Transparency of the data market in a post-GDPR world
When GDPR rolled out 4 months ago, the whole industry was hyperventilating and some feared the programmatic advertising trade would come to a full stop if the consumers’ consents for the use of data would not be obtained. Most of the fears were initially exaggerated, since the behavior of consumers does not change overnight as a new regulation comes into force.
Suspicious players out of the market?
At Relevant, we were convinced that GDPR would free the market of the most suspicious players. However, it seems that there hasn’t been any change in the situation. As an example of this, here is a Data Provider from Eastern Europe who sent us an inquiry:
They said that they have large audiences from the Nordic countries and they collect data from a variety of sources (publishers, technology vendors, advertisers, networks) by using cookies, device identifiers, and fingerprinting. They also said they fully comply with GDPR and had obtained an external statement to support this view. The statement somewhat watered down when it stated that the data collected by the methods mentioned above are not personal data, as it does not have information directly linked to the person, but merely an alphanumeric identifier.
Article 4 of the Data Protection Regulation states: “’’personal data’ means any information relating to an identified or identifiable natural person (‘data subject’); an identifiable natural person is one who can be identified, directly or indirectly, in particular by reference to an identifier such as a name, an identification number, location data, an online identifier or to one or more factors specific to the physical, physiological, genetic, mental, economic, cultural or social identity of that natural person; “
Obscure advertisers come with surprises?
When we started to research the company further, we found out even more alarming information. This market player does not have their data collection scripts on any Finnish websites, so these sites could not have been the source of the data. We also found a study that reveals the company’s script exploits vulnerabilities in the browsers’ password extensions to collect email addresses and Facebook tags. With further research we noticed the same company has also their own programmatic purchasing system in use. In fact, we have come across this system in several cases when we have had to block suspicious ads that have been showing on several websites via programmatic purchasing channels.
It’s about a cat-mouse play – when they are blocked from buying, they will soon start buying advertising under a new name. These advertisements are of such quality that practically none of the publishers are willing to allow them on their sites. The vague advertisements have one main purpose; to get access to the data that comes with advertising calls. If they win the auction, they will assumably have their own tracking scripts in the ad, which allows them to grab a larger amount of data from the site.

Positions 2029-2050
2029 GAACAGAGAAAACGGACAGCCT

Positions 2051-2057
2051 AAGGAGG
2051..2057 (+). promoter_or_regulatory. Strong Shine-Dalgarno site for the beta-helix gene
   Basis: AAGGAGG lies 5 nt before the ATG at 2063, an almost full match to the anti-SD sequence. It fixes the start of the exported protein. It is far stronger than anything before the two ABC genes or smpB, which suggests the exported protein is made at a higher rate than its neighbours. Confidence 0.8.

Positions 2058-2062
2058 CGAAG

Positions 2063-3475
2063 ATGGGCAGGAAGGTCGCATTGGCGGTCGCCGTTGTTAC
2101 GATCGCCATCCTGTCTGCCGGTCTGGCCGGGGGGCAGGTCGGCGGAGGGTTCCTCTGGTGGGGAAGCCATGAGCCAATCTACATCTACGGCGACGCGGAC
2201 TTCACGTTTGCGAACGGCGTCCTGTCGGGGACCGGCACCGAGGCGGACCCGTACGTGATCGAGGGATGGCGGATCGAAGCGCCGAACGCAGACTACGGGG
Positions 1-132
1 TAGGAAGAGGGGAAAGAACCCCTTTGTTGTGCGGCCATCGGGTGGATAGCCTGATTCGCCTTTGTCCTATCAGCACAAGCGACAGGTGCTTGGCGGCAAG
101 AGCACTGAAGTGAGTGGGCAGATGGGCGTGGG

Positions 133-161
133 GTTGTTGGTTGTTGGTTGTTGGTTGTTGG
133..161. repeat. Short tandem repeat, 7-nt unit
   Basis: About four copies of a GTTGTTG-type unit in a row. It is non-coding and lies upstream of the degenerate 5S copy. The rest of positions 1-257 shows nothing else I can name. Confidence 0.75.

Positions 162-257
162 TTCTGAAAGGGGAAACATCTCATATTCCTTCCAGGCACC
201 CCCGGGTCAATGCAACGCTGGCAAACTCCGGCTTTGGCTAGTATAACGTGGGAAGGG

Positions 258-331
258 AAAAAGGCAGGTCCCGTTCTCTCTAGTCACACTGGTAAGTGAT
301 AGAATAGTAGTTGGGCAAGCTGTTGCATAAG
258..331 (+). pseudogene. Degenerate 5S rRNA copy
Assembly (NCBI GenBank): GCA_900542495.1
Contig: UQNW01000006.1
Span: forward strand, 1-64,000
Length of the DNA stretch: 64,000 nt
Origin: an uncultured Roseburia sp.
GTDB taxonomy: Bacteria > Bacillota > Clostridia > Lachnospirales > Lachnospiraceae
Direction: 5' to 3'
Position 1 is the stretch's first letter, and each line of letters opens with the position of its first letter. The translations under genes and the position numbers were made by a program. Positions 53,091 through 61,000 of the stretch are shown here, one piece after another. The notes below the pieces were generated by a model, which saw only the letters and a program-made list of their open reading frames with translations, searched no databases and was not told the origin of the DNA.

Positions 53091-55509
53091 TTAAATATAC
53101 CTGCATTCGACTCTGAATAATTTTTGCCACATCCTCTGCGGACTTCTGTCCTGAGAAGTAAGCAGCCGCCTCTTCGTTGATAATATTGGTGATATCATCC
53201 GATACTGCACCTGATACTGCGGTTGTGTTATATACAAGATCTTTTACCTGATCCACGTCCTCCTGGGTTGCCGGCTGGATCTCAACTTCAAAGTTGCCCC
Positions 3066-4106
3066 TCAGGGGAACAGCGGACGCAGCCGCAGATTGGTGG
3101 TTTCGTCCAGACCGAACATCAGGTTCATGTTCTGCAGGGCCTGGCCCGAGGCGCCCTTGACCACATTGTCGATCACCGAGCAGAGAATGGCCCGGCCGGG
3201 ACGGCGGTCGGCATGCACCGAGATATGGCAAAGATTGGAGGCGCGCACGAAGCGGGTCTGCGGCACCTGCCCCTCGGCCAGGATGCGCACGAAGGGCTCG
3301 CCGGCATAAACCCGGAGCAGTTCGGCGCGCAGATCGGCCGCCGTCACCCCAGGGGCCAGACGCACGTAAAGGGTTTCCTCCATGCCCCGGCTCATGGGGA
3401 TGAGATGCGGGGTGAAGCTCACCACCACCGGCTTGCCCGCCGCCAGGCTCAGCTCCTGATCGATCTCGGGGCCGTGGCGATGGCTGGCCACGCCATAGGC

When an ad is offered for programmatic purchase, the ad call will be accompanied by data that allows buyers to decide whether they are interested in that ad impression or not. When the data is shared in a programmatic ecosystem, it is practically impossible to control what happens thereafter. This makes it possible for these type of market players to exist.
What should be done then?
Using high-quality data in advertising improves the results significantly and in programmatic advertising it is worthwhile using data. When choosing the partners, it is best to ensure the provider’s trustworthiness and their compliance with the regulations. The aforementioned example of a data provider appears to be trustworthy on the outside, but when looking beyond the surface, there are several obscurities. Trusted partners can always clarify how the data has been collected and give answers to your questions.
Publishers, be mindful of who you are giving the access to your data via programmatic. It is recommended to have a tool to block unwanted scripts completely. This ensures the unauthorized third parties cannot access valuable data.
Segments for advertisers
Relevant Audience is a premium data marketplace which aims to offer high quality segmented data, delivered to advertisers through the preferred DSP. Our data sources comply with the requirements of the EU Data Protection Regulation and the segments are built from data whose use is permitted. Therefore you can safely utilize our segments through Adform DSP, Google display & video 360 and Appnexus. In addition to the standard audience segments, we tailor segments to meet the needs of the advertisers.
Check out our offering on the Segment Finder or read more..